MVP - Most Valuable Parley or Minimum Viable Product?

As I write this guest blog post it is the last week in September, two and a half months since the London Academy. I have my roadmap open in front of me and I’m wondering what I have achieved in that time.

Physically, not very much. But I have had lots and lots of conversations about my project and have been developing the ideas in my head. At my September catch up with my mentor (the amazing Patrick Hausammann), I was feeling a bit guilty that I didn’t have anything to show him. But he explained that having conversations about your idea is a great first step. This is because you start to build a network of users and influencers who can make the project a reality. Also, those quick 5 minute chats are really inspiring and generate loads of new ways of looking at my project.

The only issue is that every person I talk to has a different idea of what my eventual product will look like. This is great when you are trying to explore different options for the final design, but it can be overwhelming and has stopped me from actually building any product so far.

This is where a minimal viable product (MVP) will help. It gives the user a feel for what the final project might look like but without the time and resources involved to develop a fully functioning product. 

My project is around accessing and analysing student data. One of the many conversations I have had has given me the idea that I can build an MVP using test data rather than accessing the live student database. This will save time developing the MVP and means I could get a product built in a few weeks rather than months. The important part of the process is to gather user feedback, and in my case now, to get to a point where this is possible. As soon as the product becomes real the user can give you valid feedback on how they are interacting with the product rather than on what they can imagine it would be like.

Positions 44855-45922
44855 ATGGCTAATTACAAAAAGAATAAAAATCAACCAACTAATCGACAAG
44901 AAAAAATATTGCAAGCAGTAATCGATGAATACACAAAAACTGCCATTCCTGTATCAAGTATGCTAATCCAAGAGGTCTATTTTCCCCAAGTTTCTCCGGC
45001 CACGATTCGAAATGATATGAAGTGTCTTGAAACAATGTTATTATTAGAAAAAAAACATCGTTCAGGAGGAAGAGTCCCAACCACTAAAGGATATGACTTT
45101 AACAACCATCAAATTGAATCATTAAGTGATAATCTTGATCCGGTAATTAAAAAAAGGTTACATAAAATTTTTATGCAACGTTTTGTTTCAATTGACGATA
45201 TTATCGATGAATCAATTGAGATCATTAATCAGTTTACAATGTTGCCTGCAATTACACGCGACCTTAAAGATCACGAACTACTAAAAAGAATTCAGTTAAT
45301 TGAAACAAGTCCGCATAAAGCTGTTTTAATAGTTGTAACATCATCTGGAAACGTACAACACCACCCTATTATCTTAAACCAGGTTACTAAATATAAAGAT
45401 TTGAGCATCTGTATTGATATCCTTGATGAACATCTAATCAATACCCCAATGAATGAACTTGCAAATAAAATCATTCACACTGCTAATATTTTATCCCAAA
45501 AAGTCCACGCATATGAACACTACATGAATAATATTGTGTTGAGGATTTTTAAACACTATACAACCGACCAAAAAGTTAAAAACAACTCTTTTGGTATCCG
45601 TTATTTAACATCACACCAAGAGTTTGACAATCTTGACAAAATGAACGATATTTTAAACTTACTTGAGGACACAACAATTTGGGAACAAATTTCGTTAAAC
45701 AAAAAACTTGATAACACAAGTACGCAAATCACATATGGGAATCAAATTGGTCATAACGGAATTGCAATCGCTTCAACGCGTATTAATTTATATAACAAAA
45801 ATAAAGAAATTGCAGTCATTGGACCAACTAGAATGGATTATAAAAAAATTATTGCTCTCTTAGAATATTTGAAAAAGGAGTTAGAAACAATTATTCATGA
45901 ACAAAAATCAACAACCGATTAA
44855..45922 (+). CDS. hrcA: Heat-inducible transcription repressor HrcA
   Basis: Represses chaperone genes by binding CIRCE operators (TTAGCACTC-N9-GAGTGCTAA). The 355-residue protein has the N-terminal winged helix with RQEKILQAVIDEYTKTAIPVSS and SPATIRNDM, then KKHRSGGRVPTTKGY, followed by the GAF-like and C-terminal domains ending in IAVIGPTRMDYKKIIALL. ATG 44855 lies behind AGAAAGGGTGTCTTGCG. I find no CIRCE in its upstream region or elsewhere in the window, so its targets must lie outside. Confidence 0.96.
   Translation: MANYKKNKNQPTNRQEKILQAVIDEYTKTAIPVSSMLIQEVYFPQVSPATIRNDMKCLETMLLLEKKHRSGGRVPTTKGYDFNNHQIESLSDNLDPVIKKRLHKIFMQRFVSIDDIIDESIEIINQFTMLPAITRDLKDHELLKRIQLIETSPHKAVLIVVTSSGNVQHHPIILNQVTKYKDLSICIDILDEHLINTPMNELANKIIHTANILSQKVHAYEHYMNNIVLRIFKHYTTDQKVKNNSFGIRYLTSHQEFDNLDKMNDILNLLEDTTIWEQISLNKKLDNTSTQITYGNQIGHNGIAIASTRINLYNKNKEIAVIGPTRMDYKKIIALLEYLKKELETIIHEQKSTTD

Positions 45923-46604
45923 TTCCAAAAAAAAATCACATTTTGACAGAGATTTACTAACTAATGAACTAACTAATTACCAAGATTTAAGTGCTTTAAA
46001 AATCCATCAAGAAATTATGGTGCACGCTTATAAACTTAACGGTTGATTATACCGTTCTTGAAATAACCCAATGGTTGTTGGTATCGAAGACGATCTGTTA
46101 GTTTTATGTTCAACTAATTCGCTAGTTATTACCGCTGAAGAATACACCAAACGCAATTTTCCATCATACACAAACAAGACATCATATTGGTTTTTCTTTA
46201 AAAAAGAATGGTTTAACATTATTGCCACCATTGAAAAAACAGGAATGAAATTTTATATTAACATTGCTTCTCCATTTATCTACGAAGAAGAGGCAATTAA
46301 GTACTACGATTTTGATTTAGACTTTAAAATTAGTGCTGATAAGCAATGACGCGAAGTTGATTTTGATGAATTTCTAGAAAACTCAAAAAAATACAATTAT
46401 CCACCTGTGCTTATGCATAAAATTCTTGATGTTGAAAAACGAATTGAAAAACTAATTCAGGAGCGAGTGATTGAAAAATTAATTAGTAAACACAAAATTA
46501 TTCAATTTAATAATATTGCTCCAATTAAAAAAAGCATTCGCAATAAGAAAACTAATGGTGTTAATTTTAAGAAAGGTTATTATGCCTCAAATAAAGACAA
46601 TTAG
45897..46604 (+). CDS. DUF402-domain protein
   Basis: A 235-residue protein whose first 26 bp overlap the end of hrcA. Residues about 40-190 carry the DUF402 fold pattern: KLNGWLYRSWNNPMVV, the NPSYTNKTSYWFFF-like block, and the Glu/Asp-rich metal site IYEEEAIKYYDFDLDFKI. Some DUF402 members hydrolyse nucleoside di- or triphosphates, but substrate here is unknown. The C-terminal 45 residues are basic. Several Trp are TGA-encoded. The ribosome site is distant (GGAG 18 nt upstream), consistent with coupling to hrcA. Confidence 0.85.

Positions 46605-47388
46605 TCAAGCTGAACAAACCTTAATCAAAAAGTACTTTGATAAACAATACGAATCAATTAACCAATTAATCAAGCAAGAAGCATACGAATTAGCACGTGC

So that’s my next step. To create an MVP that will give the users an idea of the final project but will still give me time to adapt and change the product based on their feedback. 

Even though I don’t yet have anything physical to show, my project feels like it has moved a step closer to becoming a reality. I just need to build the MVP before my next mentor meeting in October, otherwise, I am definitely going to feel guilty I haven’t started.

Editor's Note: Many thanks to Darren for his insight. You can follow Darren at @simons_darren. There are no more Innovator academies this year but you can sign up for updates here. This way, as soon as some 2020 innovator academies are posted, you will know.


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